The Art of War: Narrative Messages in Cameron’s AVATAR
29 April 2012
James Cameron’s Avatar (2009) broke box-office records around the world, despite predictions the film would not obtain commercial success. As with almost every Cameron film, Avatar’s success is not a result of its narrative; instead, Avatar’s stunning, cutting-edge, Cameronian visuals (yes, one day that may catch on) are key to the film’s success. Yet, while the visual spectacle may be why Avatar is such a contribution to cinema, its allegorical narrative is equally alluring. Despite its seeming lack of originality, Avatar’s narrative makes poignant, provocative, and bold commentary on the past, present, and future of America.
In summation, Avatar is a science fiction film that takes place in the future, the 22nd century to be specific. The film opens up with Jake (Sam Worthington), a paralyzed Marine, arriving on Pandora, a moon planet which contains the desired mineral unobtanium. The RDA Company established a station on Pandora, a control base from which they operate plans to excavate the planet’s resources. The indigenous people of the planet, specifically a tribe called Na’vi, are enraged by the intrusive guests who harm their planet’s natural state.
Jake’s job on Pandora is avatar driver, a position originally belonging to his twin brother, a scientist, who was, sadly, gunned down on Earth just prior to departing for Pandora. Stepping in for his brother, Jake inhabits an avatar, a half-human, half Na’vi vessel that looks and function like a member of the Na’vi tribe. Jake’s and the other avatar drivers are there to build relationships with the Na’vi people, learn about their culture and life, and establish trust between the indigenous people of Pandora and the RDA Company. For Jake, this opportunity is even more alluring because, while using his avatar, Jake is no longer confined to a wheelchair. Ultimately, Jake meets and falls in love with a female Na’vi, Neytiri (Zoe Saldana). While growing closer to the Na’vi people, Jake begins to understand their resistance to the RDA Company’s invasion of Pandora and realizes the damage humans are doing to Pandora’s inhabitants and land. Jake chooses to fight for the Na’vi people, opposing RDA, which leads to massive battle between the humans and the indigenous creatures and people of Pandora. Ultimately, the RDA Company is defeated and exiled from the planet. Jake, however, remains on Pandora and undergoes a metamorphosis which changes him into his avatar permanently, making him a Na’vi.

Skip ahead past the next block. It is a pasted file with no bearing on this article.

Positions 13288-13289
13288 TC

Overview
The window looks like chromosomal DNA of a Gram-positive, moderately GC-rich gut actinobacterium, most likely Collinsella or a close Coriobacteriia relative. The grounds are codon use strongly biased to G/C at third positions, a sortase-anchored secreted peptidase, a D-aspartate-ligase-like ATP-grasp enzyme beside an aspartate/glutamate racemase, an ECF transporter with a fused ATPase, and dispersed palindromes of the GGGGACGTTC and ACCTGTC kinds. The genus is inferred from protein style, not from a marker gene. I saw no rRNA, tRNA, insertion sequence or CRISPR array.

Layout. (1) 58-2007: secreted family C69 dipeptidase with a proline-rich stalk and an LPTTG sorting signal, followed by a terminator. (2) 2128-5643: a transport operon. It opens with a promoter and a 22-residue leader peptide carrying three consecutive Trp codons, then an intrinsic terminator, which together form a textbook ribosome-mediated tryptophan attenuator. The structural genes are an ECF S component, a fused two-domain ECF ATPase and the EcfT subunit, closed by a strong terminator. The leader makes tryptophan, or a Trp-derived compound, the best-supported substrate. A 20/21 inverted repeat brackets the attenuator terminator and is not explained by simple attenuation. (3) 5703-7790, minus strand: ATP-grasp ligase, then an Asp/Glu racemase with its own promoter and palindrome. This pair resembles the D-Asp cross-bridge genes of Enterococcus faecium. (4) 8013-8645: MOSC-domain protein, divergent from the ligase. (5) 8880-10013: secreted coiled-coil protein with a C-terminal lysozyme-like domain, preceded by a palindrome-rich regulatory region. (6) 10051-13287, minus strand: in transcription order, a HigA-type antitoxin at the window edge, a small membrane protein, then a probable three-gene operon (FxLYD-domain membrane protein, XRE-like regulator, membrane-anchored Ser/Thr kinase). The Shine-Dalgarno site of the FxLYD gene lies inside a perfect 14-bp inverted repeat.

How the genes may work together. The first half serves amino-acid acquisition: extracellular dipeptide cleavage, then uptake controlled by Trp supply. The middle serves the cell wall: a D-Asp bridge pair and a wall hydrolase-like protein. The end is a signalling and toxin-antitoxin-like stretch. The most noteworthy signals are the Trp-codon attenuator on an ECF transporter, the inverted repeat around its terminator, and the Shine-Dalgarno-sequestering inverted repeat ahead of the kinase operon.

The most commonly discussed of Avatar’s statements reaches back to the indigenous people of present-day America. Hundreds of years before explorers and colonists settled on the land, indigenous people inhabited central North America. Very much like the Na’vi people of Pandora, indigenous people were attacked, killed, and robbed by settlers looking to take over the land and its resources. The parallel between the Na’vis and indigenous people of present-day America is heightened by the parallels in narrative structure between the Pocahontas story and Avatar. Both have a strong-willed indigenous heroine who falls in love with a good-hearted invader. In both cases the heroine suffers tremendous loss, risks her own life for the invader’s, and fights, painstakingly, for the continuation of her people and culture. Clearly, James Cameron is no fool, and the narrative similarities are no coincidence. Because the connections between the Pocahontas narrative and Avatar’s narrative are so evident, Cameron must have intended his film to make a statement about American’s past. Certainly, from one perspective, viewers can watch Avatar as a fictional Pocahontas story; a retelling of America’s past with a happy ending, making it clear we, as a people, have learned from our mistakes and now, in some small, cinematic way, are making an effort to right our wrong. Undoubtedly, the most striking allegorical messages in Avatar are to respect all humanity by treating all beings equally and to respect the planet by not violating its complicated design to rob it of its resources, the same messages present in Pocahontas’ story. However, viewing the film only as a retelling of the Pocahontas story is severely underestimating Cameron.